Gujjars determined not to give way
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Gujjars determined not to give way

Gujjar leader threatening before talks with Raje that they would not only continue their movement for tribe status if no understanding was arrived at soon.

jaipur Updated: Jun 04, 2007 13:22 IST

Hopes for peace in Rajasthan receded on Monday with a Gujjar leader threatening before talks with Chief Minister Vasundhara Raje that they would not only continue their movement for tribe status but also refuse to hold further discussions if no understanding was arrived at soon.

Amid the uneasy calm in the state, which has been paralysed for much of last week with Gujjars agitating for Scheduled Tribe status to get quotas in jobs and education and the Meena community insisting that only they were entitled to it, all hopes had been pinned on the talks.

But Roop Singh, a leader of the Gujjar Sangarsh Samiti that has been spearheading the talks, said determinedly: "We will continue with the agitation till our demands on Scheduled Tribe status is not met."

As their agitation spread to the capital and its surrounding areas, Roop Singh told journalists before going in for a meeting with Raje: "If we are not able to reach an understanding, we will continue our agitation but will not hold further talks with the state government."

Sources in the government, which has been scrambling for a peace formula, said Raje might give an offer to "orally" ask a commission to look into the demands and study the quota issue in detail.

This is the fifth round of talks with the government since last week, when trouble broke out in the state with at least 25 people being killed.

The talks were slated to be held on Sunday evening but were rescheduled to Monday because Gujjar leaders reached Jaipur only at 1 am.

Samiti convenor Kirori Lal Bainsla had been invited by the chief minister on Saturday to participate in the talks.

Prakash Javdekar, spokesperson of the BJP that rules the state, has expressed the hope that the situation would improve soon and that talks were the only way out.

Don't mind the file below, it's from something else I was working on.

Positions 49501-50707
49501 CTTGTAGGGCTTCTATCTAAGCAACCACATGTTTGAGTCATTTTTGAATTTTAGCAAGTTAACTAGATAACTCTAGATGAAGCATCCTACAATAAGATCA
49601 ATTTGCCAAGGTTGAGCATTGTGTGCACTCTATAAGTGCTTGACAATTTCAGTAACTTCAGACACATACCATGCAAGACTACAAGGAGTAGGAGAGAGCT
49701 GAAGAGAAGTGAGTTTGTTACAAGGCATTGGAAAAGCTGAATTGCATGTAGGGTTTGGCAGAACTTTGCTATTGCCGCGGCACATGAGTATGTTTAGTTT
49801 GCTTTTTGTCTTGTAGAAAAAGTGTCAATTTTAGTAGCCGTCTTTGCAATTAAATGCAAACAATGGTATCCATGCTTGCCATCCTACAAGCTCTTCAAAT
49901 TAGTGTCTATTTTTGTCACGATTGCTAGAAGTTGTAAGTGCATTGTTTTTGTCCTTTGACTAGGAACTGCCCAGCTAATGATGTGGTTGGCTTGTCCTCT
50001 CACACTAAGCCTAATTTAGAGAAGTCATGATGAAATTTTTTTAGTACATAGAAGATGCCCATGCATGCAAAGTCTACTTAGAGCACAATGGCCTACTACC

"The end to this problem can only come through peaceful means and talks," Raje had echoed him.

In a bid to bring the situation under control, the chief minister Sunday night also called Kirori Lal Meena, a minister in her cabinet, to discuss the Meena-Gujjar issue.

However, sources said that Minister Meena has categorically asserted that the community would not tolerate tribal status to Gujjars, classified as other backward classes (OBCs). The Meenas are the only ones in the state with Scheduled Tribe status.

Looking at the volatile situation, the state government has extended the National Security Act (NSA) in three more districts thereby bringing 14 troubled districts under its purview. The NSA permits detention of persons considered security risks without charging them or without a trial for one year.

However, the government expressed satisfaction that the situation had been pretty much under control through the weekend.

"Since Friday evening no major incident of violence has been reported from any part of Rajasthan. Except for the Jaipur-Agra national highway, all major highways have become operational," said a senior official.

The Jaipur-Agra highway is a part of the tourist Golden Triangle that links the Taj Mahal with Jaipur.

First Published: Jun 04, 2007 13:21 IST